By Tony D’Altorio
Provincial governments in western Canada have spent the past few years promoting Chinese use of timber. Cement, they say, doesn’t work as well to build houses, schools and even apartment buildings.
In the past, the Canadian timber industry relied heavily on the United States. But it’s sick of depending on its southern neighbor.
- Last month, for example, the Obama Administration accused British Columbia of unfairly subsidizing sales of diseased logs from provincially owned forests.
- It also recently ruled that Canada must impose almost $60 million in new taxes on lumber exports to the U.S. to offset other illegal subsidies.
Fortunately for Canada, it seems to be making headway in China. And both nations are coming out ahead as a result…
Chinese Timber Demand
China trails only the United States in importing timberland and lumber products.
For several years, it has depended on imported logs to meet demand for pulp and paper, construction lumber and industrial uses. And that need grows at about 10% every year.
Domestic production is expanding through government-sponsored tree farms. Companies such as Canada’s Sino-Forest (PINK: SNOFF.PK), which owns millions of acres of land there, automatically benefit from such efforts.
But even that can’t match demand, which continues to outstrip domestic supplies by about 40%. Official data pegs China’s 2009 lumber usage at 423 million cubic meters.
This year, it faces a 100 million cubic meter shortfall in domestic wood fiber production. And over the next several years, that deficit will likely grow to 150 million cubic meters.
So China has to import its timber from Russia, New Zealand, Canada and such. More than likely, its reliance, especially on Canada, will only grow further going forward.
Canadian Timber Suppliers
In August, the International Wood Marketing Group gave Canada more good news about timberland.
In a report, it highlighted how shipments to China could make up some 20% of the total Canadian lumber production this year. And by 2015, China’s annual logs and lumber shortfall should equal Canada’s total timber harvest in 2008 and 2009 combined.
That works out very well for places such as British Columbia. The provincial government says its lumber exports to China have soared over tenfold since 2003.
Exports hit an estimated 2.5 billion board feet last year, with a 2011 target of 4 billion.
China’s market share has climbed from a miniscule 1.3% to about 20% of shipments from British Columbia, propping up prices too. Estimates show that without those sales, North American softwood lumber would cost about $250 per 1,000 board feet instead of $300.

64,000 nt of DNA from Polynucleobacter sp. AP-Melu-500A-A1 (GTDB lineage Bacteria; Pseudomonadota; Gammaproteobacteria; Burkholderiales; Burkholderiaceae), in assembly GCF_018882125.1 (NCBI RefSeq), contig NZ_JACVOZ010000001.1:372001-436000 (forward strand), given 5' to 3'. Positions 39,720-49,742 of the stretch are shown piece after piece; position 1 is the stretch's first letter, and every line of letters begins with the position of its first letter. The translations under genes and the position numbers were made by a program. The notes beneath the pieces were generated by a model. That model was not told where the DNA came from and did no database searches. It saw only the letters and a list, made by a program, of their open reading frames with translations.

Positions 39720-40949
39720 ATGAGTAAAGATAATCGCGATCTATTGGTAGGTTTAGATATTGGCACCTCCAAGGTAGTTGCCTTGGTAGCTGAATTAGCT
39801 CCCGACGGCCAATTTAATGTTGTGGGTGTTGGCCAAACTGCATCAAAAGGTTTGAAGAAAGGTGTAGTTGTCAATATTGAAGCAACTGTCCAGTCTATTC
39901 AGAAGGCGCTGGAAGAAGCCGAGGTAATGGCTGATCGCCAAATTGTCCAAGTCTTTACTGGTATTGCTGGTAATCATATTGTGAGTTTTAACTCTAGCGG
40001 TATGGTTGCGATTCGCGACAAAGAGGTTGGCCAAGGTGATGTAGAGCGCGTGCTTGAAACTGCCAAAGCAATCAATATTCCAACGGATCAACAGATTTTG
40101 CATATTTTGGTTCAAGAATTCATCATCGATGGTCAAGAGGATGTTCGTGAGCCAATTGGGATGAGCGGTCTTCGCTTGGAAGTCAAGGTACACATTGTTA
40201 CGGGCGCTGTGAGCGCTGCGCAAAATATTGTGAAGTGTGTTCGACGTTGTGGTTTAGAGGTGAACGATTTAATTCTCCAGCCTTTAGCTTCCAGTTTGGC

Oddly enough, China’s 2008 earthquake in the Sichuan province greatly aided that rise.
After that, Canada’s three biggest exporters supplied 2x4s, the basic plank size for home construction, for some 600 homes there. Those efforts by Canfor (PINK: CFPZF.PK), West Fraser Timber (PINK: WFTBF) and the privately held Tolko Industries really paid off.
Backed by the Canadian and British Columbian governments, the companies erected demonstration projects. And that helped show how wood could be used for bigger buildings such as schools and retirement centers.
Impressed with the results, a joint Canadian government-industry group joined forces with the Chinese TEDA Development. Together, they are erecting the first wood-frame, five-story apartment block in the city of Tianjin, a city of about 3.75 million people.
That is likely just the start of a very profitable trend for Canadian timber companies.
Canada’s Lumber Industry Cuts Out United States
It may also signal the end of the U.S. and Canada’s testy lumber relationship.
Thanks to the slumping U.S. housing market, Canadian shipments have already sunk. Specifically, those coming from British Columbia sank from over two-thirds to just about 40% today.
And it’s still falling.
Pat Bell, British Columbia’s Forestry Minister, isn’t very worried though, thanks to the surge in sales to China. He even sees it as valuable leverage over Washington ahead of the 2013 expiration of the two nations’ current softwood lumber agreement.
If you listen hard, you can almost hear him cutting down that traditional relationship.
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